Colonizers of alien planets might get back to their roots with access to a piano – as in Frank Herbert's "Passage for Piano" (in The Book of Frank Herbert, coll 1973) – but more commonly music in alien circumstances is used as a means of understanding or even as the only means of Communication. Touring musicians thus may have an ambassadorial function, as in the string quartet that visits the advanced society of Jules Verne's L'île à hélice (1895; trans as The Floating Island 1896). An interplanetary touring opera company features in Jack Vance's ironically titled Space Opera (1965), and suffers characteristically Vancean mishaps; in Frederik Pohl's Narabedla Ltd (1988), operatic productions (for which performers are in effect abducted) are the only Earth export of interest to an interstellar community which regards us as hopelessly primitive. Aliens may well be biologically musical, as with the trumpet-faced heralds, one form of the Selenites in H G Wells's The First Men in the Moon (1901), the hollow-horned unicorns in Piers Anthony's Apprentice Adept sequence (1980 onward) and the centauroid titanides in John Varley's Gaean trilogy (1979-1984). Mutated singing plants feature in J G Ballard's "Prima Belladonna" (December 1956 Science Fantasy). Musical contact is achieved over interplanetary distances in Barrington J Bayley's "The Big Sound" (February 1962 Science Fantasy) as by P F Woods, in which an orchestra of 6000 becomes not only a sound transmitter but also a receiver. Music as an aspect of alien Linguistics is central to Jack Vance's "The Moon Moth" (August 1961 Galaxy); it has since become almost a Cliché. The aliens communicate with us in this way in the film Close Encounters of the Third Kind (1977), initially with the most celebrated five-note musical phrase in sf. Music is combined with dance in Spider and Jeanne Robinson's Stardance (March 1977 Analog; exp 1979), another novel which supposes that rapport with aliens might be made easier by the use of the kind of nonverbal communication which music represents; yet another is The Rapture Effect (1987) by Jeffrey Carver. An amusing, well told ecological melodrama is Sheri S Tepper's After Long Silence (1987; vt The Enigma Score 1989), in which giant, crystalline lifeforms can be appeased – or, it turns out, spoken to – only by specially trained musicians.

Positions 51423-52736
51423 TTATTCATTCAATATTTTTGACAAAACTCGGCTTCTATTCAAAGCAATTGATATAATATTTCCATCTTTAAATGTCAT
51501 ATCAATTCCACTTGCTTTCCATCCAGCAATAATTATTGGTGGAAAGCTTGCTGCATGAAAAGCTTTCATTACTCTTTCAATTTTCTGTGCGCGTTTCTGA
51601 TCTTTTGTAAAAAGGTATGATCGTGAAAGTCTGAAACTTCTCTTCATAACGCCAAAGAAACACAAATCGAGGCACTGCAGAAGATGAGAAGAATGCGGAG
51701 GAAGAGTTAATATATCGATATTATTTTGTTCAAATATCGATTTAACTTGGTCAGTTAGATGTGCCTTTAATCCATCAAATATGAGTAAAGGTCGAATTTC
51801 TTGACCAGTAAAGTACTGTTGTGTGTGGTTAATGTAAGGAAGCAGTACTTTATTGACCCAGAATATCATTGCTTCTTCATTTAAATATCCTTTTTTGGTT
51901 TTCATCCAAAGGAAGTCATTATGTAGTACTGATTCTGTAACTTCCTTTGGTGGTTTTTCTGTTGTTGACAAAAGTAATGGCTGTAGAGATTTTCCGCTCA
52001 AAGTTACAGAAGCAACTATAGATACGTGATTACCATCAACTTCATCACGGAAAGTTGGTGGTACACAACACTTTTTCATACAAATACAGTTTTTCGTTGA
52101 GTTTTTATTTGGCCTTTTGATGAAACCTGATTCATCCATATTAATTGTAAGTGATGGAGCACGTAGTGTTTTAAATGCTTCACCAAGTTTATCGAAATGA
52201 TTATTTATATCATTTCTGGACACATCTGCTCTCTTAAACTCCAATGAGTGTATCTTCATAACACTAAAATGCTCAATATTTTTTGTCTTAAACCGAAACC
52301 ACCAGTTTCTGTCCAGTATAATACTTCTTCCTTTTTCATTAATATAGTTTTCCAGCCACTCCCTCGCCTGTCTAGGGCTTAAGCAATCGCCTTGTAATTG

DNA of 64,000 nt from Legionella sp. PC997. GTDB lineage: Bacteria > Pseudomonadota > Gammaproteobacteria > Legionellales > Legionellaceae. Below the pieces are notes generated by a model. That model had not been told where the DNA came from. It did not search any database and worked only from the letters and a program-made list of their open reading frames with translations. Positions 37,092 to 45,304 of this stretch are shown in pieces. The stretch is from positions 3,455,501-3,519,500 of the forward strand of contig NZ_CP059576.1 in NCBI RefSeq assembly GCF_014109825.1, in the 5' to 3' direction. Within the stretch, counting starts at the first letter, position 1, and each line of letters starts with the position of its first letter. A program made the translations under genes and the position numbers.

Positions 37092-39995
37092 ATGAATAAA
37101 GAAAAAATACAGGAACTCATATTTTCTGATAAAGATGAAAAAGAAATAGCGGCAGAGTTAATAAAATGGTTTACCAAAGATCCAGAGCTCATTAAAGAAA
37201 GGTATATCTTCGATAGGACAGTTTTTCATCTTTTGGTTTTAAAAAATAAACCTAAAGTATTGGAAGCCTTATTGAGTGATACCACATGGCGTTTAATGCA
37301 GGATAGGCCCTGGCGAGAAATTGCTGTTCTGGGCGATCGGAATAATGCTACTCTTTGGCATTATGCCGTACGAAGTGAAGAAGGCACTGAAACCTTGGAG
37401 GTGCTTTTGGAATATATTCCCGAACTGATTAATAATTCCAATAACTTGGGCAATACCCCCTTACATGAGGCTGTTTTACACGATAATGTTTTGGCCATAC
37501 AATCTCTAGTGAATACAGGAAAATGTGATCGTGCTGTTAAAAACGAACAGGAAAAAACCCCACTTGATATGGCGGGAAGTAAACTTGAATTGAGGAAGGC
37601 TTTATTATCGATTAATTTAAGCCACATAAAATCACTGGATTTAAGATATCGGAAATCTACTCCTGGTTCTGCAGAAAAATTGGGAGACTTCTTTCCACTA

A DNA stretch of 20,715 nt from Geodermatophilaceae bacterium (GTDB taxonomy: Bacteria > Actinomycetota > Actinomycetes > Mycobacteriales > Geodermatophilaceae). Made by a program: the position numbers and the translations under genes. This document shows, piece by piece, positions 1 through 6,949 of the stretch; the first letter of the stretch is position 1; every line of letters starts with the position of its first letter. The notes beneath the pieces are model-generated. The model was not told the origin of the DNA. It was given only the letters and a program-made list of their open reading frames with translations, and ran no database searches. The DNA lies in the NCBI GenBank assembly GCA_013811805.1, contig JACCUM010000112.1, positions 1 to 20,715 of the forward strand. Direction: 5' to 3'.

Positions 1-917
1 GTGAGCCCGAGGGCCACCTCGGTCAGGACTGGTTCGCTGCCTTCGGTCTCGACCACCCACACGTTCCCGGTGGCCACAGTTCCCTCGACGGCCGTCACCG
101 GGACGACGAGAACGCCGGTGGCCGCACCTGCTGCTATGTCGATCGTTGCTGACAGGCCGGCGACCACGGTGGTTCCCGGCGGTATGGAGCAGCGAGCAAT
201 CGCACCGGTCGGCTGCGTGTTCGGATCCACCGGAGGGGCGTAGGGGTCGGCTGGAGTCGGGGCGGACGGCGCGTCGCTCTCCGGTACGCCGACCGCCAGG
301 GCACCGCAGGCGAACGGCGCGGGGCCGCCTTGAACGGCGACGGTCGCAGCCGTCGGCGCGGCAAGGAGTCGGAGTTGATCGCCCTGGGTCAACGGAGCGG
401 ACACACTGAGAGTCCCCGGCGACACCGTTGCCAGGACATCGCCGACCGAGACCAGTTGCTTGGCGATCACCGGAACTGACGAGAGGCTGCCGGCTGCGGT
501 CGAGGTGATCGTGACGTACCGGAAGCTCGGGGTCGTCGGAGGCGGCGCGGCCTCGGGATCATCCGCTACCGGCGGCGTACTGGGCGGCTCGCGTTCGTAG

Music unlocks galactic history for terrestrials in Piers Anthony's Macroscope (1969). It achieves such religious significance for the Third Men in Olaf Stapledon's Last and First Men (1930) that a Holy Empire of Music is founded; one of Stapledon's Last Men describes the Music of the Spheres and, in its most rarefied application, it has become part of the very fabric of some early universes described in Stapledon's Star Maker (1937), where all movement is musical rather than spatial. It provides a kind of metaphysical safety valve in R A Lafferty's Alternate-History fantasy "The Three Armageddons of Enniscorthy Sweeny" (in Apocalypses, coll 1977), whose composer Sweeny has seemingly averted World War One, World War Two and the coming World War Three by redirecting their destructive energies into his three hatefully apocalyptic operas, Armageddon I, II and III. Kim Stanley Robinson's The Memory of Whiteness (1985) uses a great interplanetary "Orchestra" – a vast calliope-like instrument with a single player – as part of a complex metaphor, combining music and mathematics, in which musical structure and cosmic structure are seen as analogous. This sort of music/Mathematics/structure-of-the-Universe imagery appears also in David Zindell's ornate Neverness (1988).
Perhaps the most distinguished of recent sf novels with a musical theme is The Child Garden (1988) by Geoff Ryman, in which a densely portrayed future world, whose people are infected into Intelligence by virally transmitted DNA, is both transcended and reflected – in all its infernal and purgatorial aspects – by the setting to music of Dante Alighieri's Inferno and Purgatorio (written circa 1314-1321), works which also shape the novel. This is one of the most richly orchestrated portrayals of the function of music in all sf.
The invention of imaginary musical instruments is surprisingly common in sf, and by no means only recently. It is touched on in several stories, notably "Die Automate" ["The Automata"] (5/15 January-7/16 April 1814 Zeitung für die elegante Welt) by the composer E T A Hoffmann. There have been many proposals for what, in recent years, have been known as sound sculpture and sound environments: early mentions include the sounds made by wind blowing through the statues in Samuel Butler's Erewhon (1872). More recent wind-powered sound sculptures can be found in the "Music Masons" entry in Dictionary of the Khazars (1983) by Milorad Pavič (1929-2009); they intricately carve rock salt in preparation for the season of the 40 winds. But the seeming Aeolian harps that litter the planetary deserts of Colin Kapp's "The Subways of Tazoo" (in New Writings in SF 3, anth 1965, ed John Carnell) prove to be collectors for a Power Source that exploits the world's extremely high winds.